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A sign requiring a mask to walk inside
Motoya Nakamura / Multnomah County

In local news:

• Oregon doesn’t have a designated threshold for when the state’s mask mandate will be lifted, a decision that several health experts say is a mistake. According to three different public health experts, the public needs to know what it will take to end indoor masking or they will lose trust with state health officials.

• Being a high schooler is hard. Being a weird art kid in high school can be extra hard, which is why Mean Girls: The Musical cast member Mary Kate Morrissey hosts a studio program for teenage theater kids to let loose and be themselves. Check out Morrissey's conversation with Elinor Jones about playing Janis, the power of weird art kids, and why she loves visiting Portland ahead of the musical’s stint at the Keller.

• Washington chapters of the American Civil Liberties Union (ACLU) and the National Association for the Advancement of Colored People (NAACP) are calling for the US Department of Justice to investigate regional law enforcement agencies for discriminatory policing. A letter from the two civil rights groups asks the federal department to look into the Vancouver Police Department and Clark County Sheriff’s Office for an alleged “pattern of deadly force, disparate policing, and favoritism toward known white supremacist extremist groups.” Those two law enforcement agencies have shot and killed eight people since 2019.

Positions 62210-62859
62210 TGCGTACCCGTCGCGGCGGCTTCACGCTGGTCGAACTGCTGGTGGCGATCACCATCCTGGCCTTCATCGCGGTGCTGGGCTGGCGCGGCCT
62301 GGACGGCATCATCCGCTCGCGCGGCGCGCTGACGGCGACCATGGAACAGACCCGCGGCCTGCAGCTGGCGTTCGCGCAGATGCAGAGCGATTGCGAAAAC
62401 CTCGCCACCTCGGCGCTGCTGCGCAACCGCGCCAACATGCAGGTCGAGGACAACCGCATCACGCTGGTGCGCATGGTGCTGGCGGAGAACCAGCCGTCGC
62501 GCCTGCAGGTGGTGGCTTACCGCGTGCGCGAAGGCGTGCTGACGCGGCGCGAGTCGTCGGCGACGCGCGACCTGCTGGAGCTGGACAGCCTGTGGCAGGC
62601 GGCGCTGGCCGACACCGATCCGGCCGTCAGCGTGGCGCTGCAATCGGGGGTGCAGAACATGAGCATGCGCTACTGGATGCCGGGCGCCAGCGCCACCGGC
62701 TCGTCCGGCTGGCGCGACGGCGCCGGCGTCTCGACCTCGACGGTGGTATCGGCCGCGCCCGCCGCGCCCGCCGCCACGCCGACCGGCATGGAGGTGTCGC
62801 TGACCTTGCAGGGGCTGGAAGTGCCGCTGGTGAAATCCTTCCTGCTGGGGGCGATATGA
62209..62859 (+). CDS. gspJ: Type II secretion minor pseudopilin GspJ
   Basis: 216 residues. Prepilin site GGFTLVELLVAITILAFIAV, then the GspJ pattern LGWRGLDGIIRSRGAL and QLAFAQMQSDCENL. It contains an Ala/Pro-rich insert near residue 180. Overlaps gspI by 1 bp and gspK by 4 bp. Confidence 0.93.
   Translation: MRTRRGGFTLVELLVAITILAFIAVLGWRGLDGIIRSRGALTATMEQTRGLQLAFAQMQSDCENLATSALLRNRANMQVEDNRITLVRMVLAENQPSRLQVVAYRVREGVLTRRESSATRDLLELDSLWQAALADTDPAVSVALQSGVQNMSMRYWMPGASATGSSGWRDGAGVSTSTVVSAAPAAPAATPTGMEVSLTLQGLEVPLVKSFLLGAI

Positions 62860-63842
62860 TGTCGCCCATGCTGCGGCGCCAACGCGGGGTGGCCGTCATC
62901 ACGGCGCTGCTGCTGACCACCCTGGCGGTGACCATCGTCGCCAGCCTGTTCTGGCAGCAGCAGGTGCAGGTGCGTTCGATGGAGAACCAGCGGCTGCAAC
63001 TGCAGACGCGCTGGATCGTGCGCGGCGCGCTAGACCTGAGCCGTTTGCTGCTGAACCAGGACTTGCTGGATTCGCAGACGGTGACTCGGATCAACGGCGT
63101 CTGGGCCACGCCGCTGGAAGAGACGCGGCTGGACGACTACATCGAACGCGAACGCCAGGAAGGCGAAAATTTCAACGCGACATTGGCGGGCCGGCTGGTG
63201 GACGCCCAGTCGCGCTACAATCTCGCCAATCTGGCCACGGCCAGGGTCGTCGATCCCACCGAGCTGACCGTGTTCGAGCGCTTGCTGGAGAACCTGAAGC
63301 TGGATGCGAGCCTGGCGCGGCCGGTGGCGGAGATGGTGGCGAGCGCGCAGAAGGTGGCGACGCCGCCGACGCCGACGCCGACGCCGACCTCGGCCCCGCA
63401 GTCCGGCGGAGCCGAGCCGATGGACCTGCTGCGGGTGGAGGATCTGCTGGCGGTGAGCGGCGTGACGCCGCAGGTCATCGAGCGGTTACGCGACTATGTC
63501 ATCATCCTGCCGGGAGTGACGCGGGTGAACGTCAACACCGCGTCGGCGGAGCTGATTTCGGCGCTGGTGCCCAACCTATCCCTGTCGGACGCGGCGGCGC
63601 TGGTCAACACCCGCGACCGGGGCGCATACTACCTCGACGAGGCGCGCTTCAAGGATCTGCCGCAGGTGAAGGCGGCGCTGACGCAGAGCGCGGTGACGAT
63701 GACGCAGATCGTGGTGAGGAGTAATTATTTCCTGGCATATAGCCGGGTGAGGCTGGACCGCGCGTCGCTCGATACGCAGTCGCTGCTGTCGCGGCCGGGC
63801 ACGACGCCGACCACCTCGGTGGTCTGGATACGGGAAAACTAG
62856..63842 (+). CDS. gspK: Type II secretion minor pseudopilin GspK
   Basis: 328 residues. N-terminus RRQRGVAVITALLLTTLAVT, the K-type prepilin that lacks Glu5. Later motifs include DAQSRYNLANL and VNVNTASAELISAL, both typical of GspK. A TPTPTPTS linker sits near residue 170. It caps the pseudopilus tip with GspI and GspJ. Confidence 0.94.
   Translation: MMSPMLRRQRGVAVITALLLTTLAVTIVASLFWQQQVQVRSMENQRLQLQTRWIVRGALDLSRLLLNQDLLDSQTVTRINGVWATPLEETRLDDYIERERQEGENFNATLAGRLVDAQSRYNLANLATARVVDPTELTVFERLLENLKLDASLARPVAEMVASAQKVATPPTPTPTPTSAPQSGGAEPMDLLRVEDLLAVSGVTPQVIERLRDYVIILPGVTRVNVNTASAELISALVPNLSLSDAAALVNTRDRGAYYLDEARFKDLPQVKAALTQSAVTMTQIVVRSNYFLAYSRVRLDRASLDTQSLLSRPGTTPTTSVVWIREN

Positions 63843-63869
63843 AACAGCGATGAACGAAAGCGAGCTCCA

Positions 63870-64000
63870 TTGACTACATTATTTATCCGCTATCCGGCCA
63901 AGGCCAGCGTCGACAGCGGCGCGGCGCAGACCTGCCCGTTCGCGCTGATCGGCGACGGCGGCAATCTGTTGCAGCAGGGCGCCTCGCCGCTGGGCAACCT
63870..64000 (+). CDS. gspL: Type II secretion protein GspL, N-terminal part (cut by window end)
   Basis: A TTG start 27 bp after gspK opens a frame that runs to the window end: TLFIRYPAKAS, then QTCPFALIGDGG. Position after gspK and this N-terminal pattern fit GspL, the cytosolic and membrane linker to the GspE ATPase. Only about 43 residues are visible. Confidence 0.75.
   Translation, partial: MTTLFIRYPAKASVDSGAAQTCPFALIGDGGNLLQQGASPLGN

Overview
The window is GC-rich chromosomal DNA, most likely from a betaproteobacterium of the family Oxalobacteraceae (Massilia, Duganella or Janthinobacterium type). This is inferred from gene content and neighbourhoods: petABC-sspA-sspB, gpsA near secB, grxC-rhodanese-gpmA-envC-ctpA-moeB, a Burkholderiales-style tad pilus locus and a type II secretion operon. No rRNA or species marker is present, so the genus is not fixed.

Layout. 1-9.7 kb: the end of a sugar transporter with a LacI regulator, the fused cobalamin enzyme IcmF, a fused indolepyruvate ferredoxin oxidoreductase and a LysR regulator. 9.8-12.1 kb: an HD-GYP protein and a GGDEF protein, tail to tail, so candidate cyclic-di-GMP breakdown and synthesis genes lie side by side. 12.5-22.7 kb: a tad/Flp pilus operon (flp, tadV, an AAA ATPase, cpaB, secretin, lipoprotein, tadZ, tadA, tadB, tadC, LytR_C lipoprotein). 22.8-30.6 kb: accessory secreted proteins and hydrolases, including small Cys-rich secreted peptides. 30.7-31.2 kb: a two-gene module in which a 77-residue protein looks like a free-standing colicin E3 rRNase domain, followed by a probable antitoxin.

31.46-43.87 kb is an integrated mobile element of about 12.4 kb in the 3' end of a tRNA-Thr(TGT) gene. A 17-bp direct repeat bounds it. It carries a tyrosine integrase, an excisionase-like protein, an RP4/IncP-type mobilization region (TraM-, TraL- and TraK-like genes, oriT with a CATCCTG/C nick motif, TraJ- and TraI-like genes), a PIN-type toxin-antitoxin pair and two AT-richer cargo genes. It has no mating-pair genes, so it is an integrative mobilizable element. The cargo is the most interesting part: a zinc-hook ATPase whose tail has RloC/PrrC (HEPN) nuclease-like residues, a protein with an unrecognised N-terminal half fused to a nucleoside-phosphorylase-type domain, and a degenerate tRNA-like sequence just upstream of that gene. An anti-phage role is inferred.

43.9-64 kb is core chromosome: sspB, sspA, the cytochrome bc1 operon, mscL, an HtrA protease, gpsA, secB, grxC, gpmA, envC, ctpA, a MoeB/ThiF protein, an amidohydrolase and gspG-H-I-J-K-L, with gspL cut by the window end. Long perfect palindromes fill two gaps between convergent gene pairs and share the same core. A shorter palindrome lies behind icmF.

• Add sex workers to the list of people skeptical of former New York Times columnist Nick Kristof’s campaign for Oregon Governor. Kristof has faced criticism for conflating sex work with sex trafficking in his reporting and columns, prompting Oregon sex workers to worry he would over regulate or punish consensual workers if given the opportunity.

In national news:

• Kyle Rittenhouse testified in his murder trial Wednesday, recounting how he shot three people, killing two of them, during a protest against police brutality in Wisconsin last year. Rittenhouse claims he was acting in self defense. During cross examination, the judge stopped the lead prosecutor twice due to improper lines of questioning. The judge is currently considering the defense’s request for a mistrial which, if granted, would prevent Rittenhouse from being tried again in the future.

• The US Justice Department is suing Uber for charging “wait time” fees that it says unfairly harm people with disabilities. Wait time fees kick in two minutes after an Uber driver arrives to pick up a passenger, penalizing people who keep the driver waiting at the curb. The suit states disabled people may need more time to get to the car and the fee violates the Americans with Disabilities Act (ADA). Uber argues that the app already allows riders who certify they have a disability to apply for a wait time fee refund.

• A judged okayed the $626 million settlement for Flint, Michigan, residents who were exposed to lead-contaminated water Wednesday. The settlement, which was originally proposed in August 2020, will make money available to every Flint child exposed to the water, every adult who can show injury, some business owners, and anyone who paid water bills.

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• If you need a drink after all that news, you won’t want to miss the Mercury’s “Shot & Beer” week, featuring creative, one-of-a-kind pairings of shots and beers from your fave local drinkeries. It all goes down THIS WEEK and ends November 14. You can get a taste of all the offerings here!

• Today I learned that Porcupines can walk really fast: